SOCIAL ANXIETY DURING COVID-19, HOW TO COPE UNTIL WE CAN SOCIALISE AGAIN

Home > SOCIAL ANXIETY DURING COVID-19, HOW TO COPE UNTIL WE CAN SOCIALISE AGAIN

Social anxiety is maintained by the avoidance of feared social and performance scenarios. Psychologists typically advise their clients to confront their fears as part of treatment.

However, during the COVID-19 pandemic you have no choice but to avoid social interaction for fear of catching or transmitting the virus. You can’t go to school, university, the gym, visit friends, attend parties, take a hobby class or play team sport. The only people you can interact with are  your family, housemates or partner. If you live alone you  may also find it is  a very lonely existence.

Since the COVID-19  social distancing restrictions have come into place, some social anxiety sufferers have told me they are concerned they are going to become more socially anxious due to their lack of social interaction.

So what can you do to work on your social anxiety during the COVID-19 period?

Currently, in Australia we can still leave our homes to: work, exercise, attend medical appointments and purchase food and essential items.

I encourage everyone to go for a daily walk and if saying ‘Hello” to strangers as  you pass them in the street would trigger anxiety, this is one real life exposure you can still do. You can make a point of saying ‘Hello” to every person  you pass on the street. and  try to smile, make eye contact and speak loudly and clearly.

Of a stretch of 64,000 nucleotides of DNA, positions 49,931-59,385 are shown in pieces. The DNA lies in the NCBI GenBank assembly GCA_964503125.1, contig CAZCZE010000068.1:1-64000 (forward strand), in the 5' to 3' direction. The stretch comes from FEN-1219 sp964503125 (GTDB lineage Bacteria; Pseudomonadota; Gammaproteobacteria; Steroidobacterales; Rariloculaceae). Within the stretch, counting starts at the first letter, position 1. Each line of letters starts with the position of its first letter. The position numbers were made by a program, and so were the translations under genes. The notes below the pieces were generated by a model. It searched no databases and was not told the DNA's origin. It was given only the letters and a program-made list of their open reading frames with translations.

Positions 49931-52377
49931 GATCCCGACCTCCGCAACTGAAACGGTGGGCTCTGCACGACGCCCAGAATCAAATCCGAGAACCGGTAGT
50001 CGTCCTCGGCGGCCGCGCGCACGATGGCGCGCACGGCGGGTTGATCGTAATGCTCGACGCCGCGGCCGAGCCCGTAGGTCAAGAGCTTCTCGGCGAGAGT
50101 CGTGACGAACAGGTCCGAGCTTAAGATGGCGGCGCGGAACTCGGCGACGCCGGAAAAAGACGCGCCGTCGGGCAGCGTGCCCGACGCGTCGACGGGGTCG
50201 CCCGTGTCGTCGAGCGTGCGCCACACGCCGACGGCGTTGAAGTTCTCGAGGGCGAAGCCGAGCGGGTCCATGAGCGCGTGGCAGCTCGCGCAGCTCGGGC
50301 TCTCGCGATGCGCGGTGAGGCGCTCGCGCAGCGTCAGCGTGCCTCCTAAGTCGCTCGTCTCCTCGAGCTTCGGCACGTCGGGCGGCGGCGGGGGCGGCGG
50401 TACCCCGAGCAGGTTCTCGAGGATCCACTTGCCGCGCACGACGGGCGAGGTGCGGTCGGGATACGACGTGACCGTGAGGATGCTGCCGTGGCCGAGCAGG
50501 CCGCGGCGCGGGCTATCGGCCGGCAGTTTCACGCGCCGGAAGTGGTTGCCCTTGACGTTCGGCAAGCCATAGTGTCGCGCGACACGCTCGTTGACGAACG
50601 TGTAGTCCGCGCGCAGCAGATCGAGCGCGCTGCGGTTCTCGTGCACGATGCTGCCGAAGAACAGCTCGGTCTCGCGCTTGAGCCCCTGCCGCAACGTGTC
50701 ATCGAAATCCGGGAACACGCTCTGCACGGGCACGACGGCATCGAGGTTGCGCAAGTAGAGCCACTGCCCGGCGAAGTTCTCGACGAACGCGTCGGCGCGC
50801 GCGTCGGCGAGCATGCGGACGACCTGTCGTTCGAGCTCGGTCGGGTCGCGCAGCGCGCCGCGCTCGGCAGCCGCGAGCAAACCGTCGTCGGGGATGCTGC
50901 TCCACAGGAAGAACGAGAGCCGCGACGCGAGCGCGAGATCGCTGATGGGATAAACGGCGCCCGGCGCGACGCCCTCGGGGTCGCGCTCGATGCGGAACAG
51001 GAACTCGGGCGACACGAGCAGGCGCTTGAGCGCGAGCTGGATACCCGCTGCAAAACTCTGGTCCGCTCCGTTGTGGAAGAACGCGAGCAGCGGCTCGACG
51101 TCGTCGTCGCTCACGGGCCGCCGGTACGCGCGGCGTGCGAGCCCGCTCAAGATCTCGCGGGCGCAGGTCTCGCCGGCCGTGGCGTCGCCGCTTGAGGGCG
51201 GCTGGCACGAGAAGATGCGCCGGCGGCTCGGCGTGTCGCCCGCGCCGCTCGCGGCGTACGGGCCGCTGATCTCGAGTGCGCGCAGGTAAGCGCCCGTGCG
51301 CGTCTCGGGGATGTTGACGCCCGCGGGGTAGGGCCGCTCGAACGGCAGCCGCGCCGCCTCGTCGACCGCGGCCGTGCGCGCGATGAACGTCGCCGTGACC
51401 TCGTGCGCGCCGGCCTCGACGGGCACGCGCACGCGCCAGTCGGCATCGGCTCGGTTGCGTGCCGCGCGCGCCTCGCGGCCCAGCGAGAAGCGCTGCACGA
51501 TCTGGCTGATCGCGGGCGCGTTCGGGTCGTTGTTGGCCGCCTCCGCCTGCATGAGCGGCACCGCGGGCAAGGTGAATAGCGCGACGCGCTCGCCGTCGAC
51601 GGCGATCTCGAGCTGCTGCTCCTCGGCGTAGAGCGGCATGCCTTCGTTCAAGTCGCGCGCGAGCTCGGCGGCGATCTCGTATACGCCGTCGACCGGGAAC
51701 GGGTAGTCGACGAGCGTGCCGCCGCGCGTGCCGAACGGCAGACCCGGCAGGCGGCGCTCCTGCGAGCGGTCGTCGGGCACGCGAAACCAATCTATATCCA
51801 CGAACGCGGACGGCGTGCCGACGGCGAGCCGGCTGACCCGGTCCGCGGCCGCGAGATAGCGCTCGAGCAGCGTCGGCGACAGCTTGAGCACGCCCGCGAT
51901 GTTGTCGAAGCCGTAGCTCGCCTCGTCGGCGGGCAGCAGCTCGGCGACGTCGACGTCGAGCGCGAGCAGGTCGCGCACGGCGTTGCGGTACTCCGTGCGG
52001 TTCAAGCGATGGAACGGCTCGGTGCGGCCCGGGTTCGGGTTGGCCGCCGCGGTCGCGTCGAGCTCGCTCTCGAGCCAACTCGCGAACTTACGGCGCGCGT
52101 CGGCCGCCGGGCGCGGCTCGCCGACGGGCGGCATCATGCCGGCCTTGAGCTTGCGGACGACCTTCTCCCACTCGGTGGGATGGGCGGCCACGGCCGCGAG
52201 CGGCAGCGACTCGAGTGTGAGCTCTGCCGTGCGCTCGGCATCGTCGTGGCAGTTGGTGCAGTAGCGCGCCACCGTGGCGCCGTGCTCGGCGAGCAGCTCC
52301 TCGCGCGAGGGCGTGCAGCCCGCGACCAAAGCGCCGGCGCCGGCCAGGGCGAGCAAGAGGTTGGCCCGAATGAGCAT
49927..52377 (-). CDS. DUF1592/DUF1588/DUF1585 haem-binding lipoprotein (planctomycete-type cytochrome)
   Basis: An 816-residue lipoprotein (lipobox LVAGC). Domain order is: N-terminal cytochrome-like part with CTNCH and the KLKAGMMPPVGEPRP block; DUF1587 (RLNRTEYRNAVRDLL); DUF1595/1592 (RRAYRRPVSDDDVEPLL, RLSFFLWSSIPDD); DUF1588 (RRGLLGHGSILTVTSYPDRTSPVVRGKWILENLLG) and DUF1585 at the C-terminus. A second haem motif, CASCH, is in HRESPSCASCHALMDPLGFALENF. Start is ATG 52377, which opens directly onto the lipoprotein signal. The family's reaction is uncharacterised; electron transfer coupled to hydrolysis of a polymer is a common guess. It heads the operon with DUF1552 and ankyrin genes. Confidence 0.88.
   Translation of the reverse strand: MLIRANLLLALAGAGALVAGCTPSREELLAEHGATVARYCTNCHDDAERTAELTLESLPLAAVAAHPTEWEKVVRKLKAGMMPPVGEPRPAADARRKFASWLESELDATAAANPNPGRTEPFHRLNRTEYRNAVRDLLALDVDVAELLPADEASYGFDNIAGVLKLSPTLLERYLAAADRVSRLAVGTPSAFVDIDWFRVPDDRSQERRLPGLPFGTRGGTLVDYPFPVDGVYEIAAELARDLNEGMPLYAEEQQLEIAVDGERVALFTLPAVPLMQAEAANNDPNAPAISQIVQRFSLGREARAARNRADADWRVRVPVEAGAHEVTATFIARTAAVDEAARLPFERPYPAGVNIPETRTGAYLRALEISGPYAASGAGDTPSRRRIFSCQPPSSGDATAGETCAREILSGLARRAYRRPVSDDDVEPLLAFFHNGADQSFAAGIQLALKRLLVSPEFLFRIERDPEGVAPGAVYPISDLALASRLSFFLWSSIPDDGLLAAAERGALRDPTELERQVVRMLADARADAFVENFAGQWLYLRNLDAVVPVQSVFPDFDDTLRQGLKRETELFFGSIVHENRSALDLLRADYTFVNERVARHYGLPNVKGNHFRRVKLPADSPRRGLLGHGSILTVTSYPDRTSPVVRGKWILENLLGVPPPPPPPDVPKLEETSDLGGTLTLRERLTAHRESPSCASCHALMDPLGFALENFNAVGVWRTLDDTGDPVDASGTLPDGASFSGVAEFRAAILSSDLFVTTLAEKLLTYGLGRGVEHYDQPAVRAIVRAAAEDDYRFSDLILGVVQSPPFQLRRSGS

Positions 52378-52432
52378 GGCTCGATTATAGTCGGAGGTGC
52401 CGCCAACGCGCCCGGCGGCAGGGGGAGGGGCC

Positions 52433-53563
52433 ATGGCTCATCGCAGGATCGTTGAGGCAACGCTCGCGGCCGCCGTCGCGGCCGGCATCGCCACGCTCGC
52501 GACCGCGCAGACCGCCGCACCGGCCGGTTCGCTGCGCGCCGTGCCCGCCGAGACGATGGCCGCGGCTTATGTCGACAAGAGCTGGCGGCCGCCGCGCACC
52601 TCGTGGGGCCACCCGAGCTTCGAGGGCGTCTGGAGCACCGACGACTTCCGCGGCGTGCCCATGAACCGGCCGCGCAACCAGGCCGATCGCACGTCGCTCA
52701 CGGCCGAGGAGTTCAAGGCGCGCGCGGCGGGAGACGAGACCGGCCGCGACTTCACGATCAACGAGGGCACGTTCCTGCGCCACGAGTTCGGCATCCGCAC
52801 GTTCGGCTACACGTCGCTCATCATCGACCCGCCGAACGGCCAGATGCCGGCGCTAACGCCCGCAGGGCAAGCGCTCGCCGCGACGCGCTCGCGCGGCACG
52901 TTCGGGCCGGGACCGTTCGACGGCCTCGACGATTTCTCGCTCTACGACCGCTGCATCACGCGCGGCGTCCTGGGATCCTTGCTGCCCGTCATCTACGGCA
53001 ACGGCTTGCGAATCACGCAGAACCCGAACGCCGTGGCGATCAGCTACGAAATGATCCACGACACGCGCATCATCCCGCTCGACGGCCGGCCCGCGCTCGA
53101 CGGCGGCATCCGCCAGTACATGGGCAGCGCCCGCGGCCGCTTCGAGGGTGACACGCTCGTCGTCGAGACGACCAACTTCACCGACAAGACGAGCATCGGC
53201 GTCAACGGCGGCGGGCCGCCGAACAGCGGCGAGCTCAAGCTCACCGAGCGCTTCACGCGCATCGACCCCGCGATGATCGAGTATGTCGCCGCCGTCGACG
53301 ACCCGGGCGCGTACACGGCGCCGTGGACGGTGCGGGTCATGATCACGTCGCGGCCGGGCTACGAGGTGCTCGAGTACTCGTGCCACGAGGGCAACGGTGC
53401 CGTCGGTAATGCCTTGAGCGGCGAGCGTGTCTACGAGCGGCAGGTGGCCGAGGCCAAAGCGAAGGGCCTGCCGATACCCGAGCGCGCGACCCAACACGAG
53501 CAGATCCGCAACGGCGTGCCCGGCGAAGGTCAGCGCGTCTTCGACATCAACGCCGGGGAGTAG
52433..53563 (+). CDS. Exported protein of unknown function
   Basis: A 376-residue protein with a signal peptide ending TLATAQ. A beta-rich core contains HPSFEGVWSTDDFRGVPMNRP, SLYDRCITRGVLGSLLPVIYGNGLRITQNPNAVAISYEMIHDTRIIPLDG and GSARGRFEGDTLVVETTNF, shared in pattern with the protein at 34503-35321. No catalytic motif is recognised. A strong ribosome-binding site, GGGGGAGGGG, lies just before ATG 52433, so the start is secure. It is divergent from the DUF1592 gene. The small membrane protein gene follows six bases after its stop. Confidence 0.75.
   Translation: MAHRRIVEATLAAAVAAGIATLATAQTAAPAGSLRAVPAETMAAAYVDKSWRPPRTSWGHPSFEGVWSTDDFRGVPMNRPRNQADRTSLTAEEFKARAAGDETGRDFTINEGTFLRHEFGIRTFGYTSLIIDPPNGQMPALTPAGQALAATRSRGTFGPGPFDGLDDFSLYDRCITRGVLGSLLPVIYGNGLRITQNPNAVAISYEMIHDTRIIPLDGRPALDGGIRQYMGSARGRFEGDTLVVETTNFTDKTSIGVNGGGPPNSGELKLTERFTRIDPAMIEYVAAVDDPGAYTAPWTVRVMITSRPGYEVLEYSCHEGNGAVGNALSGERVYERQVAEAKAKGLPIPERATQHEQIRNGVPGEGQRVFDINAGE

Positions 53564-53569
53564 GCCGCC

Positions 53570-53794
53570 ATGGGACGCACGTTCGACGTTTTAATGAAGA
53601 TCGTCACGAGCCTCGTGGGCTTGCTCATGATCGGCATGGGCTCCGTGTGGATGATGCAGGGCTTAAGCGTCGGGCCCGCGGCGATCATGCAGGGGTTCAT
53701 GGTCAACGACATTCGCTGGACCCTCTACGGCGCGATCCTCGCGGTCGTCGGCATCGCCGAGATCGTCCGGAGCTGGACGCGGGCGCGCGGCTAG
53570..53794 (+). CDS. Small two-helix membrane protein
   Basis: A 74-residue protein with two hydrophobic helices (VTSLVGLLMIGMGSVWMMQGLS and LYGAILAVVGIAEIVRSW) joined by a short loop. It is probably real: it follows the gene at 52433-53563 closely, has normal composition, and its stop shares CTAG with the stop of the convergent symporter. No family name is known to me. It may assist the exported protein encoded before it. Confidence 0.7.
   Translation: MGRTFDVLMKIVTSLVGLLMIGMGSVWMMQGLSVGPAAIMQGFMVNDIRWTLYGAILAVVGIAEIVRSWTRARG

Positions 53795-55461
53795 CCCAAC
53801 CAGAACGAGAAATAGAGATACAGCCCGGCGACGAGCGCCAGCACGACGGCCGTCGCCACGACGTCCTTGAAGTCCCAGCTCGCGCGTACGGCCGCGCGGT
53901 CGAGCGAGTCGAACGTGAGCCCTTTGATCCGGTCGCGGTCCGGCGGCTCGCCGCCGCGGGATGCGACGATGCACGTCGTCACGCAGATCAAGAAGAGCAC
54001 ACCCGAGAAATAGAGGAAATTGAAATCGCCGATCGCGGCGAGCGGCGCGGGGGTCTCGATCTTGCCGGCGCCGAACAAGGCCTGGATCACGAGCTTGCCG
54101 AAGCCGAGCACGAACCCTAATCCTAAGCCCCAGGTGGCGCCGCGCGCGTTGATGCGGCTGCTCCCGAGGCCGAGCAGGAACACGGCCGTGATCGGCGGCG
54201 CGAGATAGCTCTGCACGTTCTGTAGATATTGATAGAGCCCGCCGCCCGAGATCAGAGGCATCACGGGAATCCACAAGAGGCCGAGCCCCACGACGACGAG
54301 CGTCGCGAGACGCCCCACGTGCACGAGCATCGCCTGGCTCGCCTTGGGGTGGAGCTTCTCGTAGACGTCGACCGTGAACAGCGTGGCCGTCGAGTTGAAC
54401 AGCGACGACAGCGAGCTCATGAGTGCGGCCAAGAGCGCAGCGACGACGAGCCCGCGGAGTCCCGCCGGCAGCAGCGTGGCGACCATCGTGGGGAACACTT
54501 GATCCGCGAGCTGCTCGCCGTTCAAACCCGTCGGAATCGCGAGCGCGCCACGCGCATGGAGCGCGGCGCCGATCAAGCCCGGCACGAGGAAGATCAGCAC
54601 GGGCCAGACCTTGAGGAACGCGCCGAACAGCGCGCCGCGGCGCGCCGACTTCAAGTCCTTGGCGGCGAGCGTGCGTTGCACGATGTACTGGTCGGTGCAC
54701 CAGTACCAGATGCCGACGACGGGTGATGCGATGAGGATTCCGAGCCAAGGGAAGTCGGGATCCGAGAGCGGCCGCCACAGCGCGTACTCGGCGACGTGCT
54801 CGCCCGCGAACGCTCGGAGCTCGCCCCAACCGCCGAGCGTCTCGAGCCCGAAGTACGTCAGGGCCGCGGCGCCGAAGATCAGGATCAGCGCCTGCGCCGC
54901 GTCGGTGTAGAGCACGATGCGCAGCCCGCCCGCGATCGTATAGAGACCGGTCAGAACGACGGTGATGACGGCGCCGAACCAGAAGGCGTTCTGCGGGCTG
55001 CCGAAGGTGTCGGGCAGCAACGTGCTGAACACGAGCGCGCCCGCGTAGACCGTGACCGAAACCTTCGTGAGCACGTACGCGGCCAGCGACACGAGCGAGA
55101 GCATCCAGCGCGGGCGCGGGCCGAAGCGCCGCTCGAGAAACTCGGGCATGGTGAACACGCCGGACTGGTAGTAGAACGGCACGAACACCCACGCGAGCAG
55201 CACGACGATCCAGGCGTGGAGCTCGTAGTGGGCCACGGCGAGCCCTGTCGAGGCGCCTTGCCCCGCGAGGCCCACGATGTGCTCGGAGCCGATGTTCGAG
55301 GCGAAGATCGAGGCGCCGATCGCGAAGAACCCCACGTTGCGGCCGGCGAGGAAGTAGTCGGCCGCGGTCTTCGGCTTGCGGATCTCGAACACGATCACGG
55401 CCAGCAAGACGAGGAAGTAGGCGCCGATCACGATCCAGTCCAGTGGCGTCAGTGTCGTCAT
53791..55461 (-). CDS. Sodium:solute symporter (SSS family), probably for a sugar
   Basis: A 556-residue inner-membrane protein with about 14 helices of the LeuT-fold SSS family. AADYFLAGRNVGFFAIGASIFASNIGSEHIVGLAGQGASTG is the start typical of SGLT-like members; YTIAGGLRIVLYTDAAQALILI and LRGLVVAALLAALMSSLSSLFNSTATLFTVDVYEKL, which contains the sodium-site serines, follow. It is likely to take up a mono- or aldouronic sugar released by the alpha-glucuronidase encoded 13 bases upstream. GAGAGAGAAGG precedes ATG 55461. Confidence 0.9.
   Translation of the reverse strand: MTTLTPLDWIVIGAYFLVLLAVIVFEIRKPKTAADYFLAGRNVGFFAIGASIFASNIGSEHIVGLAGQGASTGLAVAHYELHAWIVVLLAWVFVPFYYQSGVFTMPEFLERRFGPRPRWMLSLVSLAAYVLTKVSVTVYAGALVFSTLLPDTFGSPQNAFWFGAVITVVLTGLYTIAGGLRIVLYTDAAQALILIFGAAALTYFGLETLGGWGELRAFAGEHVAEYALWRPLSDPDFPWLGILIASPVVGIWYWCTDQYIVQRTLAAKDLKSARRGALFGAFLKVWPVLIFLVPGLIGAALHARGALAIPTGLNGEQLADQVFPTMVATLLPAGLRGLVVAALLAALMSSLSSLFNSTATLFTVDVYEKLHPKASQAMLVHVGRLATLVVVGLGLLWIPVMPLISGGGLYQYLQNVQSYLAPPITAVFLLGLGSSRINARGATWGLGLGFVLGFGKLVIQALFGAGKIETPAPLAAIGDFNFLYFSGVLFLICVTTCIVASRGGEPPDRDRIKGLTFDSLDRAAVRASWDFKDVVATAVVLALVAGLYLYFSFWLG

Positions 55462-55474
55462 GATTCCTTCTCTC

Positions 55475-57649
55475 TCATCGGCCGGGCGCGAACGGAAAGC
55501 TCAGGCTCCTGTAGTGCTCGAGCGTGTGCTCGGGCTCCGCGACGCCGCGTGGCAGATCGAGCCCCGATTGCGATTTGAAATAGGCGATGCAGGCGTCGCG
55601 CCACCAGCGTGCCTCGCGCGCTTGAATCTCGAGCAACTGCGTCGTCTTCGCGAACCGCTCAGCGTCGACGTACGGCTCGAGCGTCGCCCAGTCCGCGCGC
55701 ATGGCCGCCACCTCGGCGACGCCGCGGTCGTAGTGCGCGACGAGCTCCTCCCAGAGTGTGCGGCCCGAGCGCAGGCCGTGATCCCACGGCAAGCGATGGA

If you are living in a household with other people, I suggest that you volunteer to be the person who: does the shopping, picks up the takeaway food, gets the takeaway coffees, etc.

Set yourself some specific goals  to work on.

You need to develop an exposure hierarchy and start from the bottom and gradually work your way up.

For example, if talking to baristas triggers anxiety,  think about what your safety behaviors are. Do you speak softly?, avoid eye contact?,say as little as possible?

Resolve to drop your safety behaviors each time you go get a coffee. You may not feel capable of dropping all your safety behaviors at once, but you can start by dropping at least one.

If you have to attend a medical appointment take advantage of the opportunity to make  small talk with the receptionist and the doctor.

If you go shopping  avoid using the self serve aisles at the hardware store or the supermarket and make yourself talk  to the cashier. If you have to go to a shop to buy something ask the shop assistant  a few questions whether you need the information or not.

If you fear making phone calls  you can practice making phone calls. You can still have exposure to interacting with your friends if you use videoconferencing  services like Zoom  or Skype.

You now probably have a lot of spare time to read a CBT social anxiety manual, that in the past you never got around to tackling because  you were too busy and there were more interesting things to do.

The Australian government has authorized that until the 30th September 2019 you can access telehealth  psychological services via telephone or videoconferencing online. These sessions are bulk billed for Commonwealth concession card holders. If you are not eligible for bulk billed sessions you are still eligible for the Medicare rebate for these sessions.

Therefore you can start treatment for your social anxiety or get some booster sessions if you feel you have relapsed. Treatment is only a phone call or  online chat away. Call 0429 88 3671 to make an appointment.